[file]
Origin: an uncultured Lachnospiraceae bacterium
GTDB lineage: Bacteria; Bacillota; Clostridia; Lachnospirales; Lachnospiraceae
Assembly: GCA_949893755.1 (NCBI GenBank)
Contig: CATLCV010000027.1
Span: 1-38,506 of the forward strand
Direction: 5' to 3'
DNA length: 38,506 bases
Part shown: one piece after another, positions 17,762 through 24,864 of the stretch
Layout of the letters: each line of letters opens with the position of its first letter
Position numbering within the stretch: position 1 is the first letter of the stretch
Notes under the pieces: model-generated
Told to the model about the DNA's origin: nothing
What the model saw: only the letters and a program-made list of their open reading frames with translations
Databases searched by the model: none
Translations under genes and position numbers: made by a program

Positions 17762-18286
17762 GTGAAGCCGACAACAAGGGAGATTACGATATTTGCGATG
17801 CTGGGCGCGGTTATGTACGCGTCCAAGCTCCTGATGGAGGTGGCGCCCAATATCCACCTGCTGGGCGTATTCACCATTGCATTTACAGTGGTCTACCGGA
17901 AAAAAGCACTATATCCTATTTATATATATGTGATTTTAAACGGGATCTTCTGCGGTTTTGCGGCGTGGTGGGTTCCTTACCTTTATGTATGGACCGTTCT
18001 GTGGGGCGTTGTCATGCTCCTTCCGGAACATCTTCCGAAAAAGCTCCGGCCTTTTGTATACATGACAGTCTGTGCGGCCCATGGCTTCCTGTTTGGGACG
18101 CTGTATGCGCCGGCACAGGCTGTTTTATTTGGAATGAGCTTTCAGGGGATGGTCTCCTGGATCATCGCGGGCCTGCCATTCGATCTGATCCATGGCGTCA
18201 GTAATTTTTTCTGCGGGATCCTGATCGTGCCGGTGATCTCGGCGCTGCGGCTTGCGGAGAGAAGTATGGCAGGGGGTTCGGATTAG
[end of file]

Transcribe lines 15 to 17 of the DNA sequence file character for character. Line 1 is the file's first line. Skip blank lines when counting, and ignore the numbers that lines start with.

Translations under genes and position numbers: made by a program

Positions 17762-18286
17762 GTGAAGCCGACAACAAGGGAGATTACGATATTTGCGATG